Once again thank you sharing such a wonderful post about your hertiage.
    From your blogging buddy,
    AA.

    ReplyDelete
  6. @AA,

    As always thank you for commenting! The festival of fire or Chahar Shanbeh Suri is one of many festivities that happen during the two and a half week of celebrations for the Persian New Year.

    You are right, sitting by a warm fire does give you energy and therefore warms you up!

    I am glad you enjoyed my post about one of my customs!
    Your blogging buddy,
    Hannah

    ReplyDelete
  7. Dear Hannah,

    I learned so much from your post! I have taught several students from Iran and am hoping to ask them about their celebrations here in San Antonio.

    Jumping over the fire sounds like a beautiful ceremony. When I look at your picture, I can practically hear "Zardy-e-man az tow, Sorkhy-e-tow az man" and feel the heat from the flame.

    I am 100% Irish. I am second generation, which means my grandparents were born in Ireland on both sides of my family. I even have an Uncle Patrick who was born on March 17th! Each year, I make a special dinner for my family to celebrate St. Patrick's Day. I make corned beef with cabbage. This year, I also made homemade mint ice cream. We remember the courage of St. Patrick and celebrate our family.

    Happy New Year!
    Mrs. Kistler

    ReplyDelete
  8. @ Mrs. Kistler,

    Thank you for your quality comment on my blog!

    Jumping over the fire really is a beautiful ceremony, and my family and I love celebrating it! Everyone has a good time at the celebration.

    Thank you for sharing about your culture. I love learning about other people's culture and celebrations.

    I think it is very funny that you have an Uncle Patrick and he was born on St. Patrick's Day!

    I enjoy St. Patrick's Day, and I think corned beef and cabbage is delicious.

    Warmly,
    Hannah

    ReplyDelete
  9. Dear Hannah,
    I love this interesting post.

    That is awesome you participated in this tradition.

    I have a question,
    is this the first time you have Participated in one of these events?

    I have not participated in one of these tradition.

    No I have not heard of the Chahar Shanbeh SuriI before.

    No I do not celebrate Chahar Shanbeh SuriI.

    Keep in touch,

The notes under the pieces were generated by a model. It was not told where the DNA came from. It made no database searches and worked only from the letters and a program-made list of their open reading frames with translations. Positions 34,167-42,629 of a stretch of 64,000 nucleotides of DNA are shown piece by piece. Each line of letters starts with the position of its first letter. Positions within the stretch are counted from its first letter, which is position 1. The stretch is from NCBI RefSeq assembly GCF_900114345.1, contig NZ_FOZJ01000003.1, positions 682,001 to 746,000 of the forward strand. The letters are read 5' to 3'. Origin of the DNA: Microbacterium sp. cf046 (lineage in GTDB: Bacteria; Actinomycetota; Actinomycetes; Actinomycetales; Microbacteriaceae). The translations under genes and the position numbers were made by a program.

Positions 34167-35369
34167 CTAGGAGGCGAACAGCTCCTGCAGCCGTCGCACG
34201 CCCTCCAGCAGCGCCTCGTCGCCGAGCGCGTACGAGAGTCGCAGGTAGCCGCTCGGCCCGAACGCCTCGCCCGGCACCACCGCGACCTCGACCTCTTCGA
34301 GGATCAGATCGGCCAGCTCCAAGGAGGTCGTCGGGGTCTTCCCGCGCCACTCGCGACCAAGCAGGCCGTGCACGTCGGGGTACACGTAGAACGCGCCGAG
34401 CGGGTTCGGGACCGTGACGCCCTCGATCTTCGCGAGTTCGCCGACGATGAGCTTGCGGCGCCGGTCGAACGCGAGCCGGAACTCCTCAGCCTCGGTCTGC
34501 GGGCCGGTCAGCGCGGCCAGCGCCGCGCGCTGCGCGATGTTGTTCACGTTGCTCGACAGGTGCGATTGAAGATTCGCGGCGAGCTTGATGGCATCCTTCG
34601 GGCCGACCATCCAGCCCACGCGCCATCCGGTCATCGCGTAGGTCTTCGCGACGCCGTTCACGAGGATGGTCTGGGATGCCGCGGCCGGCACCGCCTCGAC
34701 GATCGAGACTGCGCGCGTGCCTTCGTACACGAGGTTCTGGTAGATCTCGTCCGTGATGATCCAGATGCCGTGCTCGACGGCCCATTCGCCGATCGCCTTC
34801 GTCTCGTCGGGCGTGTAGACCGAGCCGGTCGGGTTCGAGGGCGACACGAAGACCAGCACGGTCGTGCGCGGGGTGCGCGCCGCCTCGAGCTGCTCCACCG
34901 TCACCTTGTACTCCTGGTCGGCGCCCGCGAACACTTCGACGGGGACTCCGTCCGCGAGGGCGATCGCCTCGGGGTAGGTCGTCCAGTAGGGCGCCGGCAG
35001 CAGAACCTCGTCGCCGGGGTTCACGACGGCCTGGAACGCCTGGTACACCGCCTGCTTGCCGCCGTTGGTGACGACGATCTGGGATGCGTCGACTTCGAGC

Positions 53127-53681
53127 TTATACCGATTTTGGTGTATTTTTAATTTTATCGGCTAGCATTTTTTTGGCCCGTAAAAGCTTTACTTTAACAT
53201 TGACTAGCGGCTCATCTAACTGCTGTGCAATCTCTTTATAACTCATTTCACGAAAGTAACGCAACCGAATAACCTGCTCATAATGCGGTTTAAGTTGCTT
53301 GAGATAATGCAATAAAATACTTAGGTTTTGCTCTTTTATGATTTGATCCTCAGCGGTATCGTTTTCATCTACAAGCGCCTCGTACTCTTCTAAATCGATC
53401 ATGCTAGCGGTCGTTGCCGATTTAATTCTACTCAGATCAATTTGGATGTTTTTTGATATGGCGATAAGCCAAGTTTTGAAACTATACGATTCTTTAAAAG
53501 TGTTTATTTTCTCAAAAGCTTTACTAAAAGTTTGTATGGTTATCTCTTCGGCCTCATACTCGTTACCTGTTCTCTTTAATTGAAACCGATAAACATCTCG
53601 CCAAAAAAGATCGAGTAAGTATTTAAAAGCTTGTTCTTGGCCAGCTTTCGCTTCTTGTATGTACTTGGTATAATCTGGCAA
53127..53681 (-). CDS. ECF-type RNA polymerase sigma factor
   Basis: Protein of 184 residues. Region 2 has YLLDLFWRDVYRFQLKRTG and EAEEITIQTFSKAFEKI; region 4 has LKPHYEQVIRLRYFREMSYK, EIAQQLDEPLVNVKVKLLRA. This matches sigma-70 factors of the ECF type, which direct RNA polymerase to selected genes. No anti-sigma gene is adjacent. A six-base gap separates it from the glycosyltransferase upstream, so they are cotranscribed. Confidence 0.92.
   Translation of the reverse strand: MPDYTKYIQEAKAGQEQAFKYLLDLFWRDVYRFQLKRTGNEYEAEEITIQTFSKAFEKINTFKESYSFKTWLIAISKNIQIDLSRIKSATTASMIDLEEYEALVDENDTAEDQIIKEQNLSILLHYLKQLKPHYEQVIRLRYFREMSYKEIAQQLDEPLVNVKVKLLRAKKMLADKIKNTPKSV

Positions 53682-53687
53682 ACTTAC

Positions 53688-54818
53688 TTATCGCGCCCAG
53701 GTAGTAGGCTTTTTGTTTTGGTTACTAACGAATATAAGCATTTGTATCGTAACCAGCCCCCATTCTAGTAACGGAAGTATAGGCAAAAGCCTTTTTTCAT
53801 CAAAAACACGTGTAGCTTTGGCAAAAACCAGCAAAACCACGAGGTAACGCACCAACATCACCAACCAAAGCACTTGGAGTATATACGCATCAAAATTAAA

Bianca

    ReplyDelete
  10. Dear Hannah,

    If I jumped over fire I would be really scared! My family has so many different celebrations. The first one is my family has a picnic before the day of the Rayes Magos.

    The second celebration is we watch bulls chase people while we watch them out our windows of our house in Spain. Third, my family also goes to a picnic just for fun to see our relatives.


    From,
    Nicolas

    ReplyDelete
  11. @ Bianca,

    Thank you for your lovely comment. To answer you question, this is not the first time that I participated in Chahar Shanbeh Suri. I have been doing it since I was a baby. When I was younger, my parents would hold me and would jump over the flames! I have been jumping myself since I was four.

    Your blogging buddy,
    Hannah

    ReplyDelete
  12. @ Nicolas,

    Thank you for commenting on my post. I know what you mean, it does seem scary to jump over fire, but the flames are not big and the parents supervise very closely. Once the kids jump over the flames a few times then the flames are made bigger and the adults jump.

    You mentioned that you go on a picnic with your family for a celebration, in my culture we go on a picnic with family and friends thirteen days after the Persian New Year.

    I have heard of the running of the bulls, now that sounds scary! I am glad that you just watch, that's what I would do also!

    From,
    Hannah

    ReplyDelete
  13. Dear Hannah,


    Thank you for your lovely post about Charshanbe-Souri. I am happy to see that more and more Iranians celebrate this holiday as the years of living away from the country go by. It is apparent that we have realized in order to keep our culture alive, we have to honor all our ancient traditions, and participate in celebrating them as much as we can. Your pictures of Charshanbe-Souri look so grand and they make me wish I was there.

    Thank you for your wonderful display of this cherished holiday.

    Warmly,

    Iman's Mom

    ReplyDelete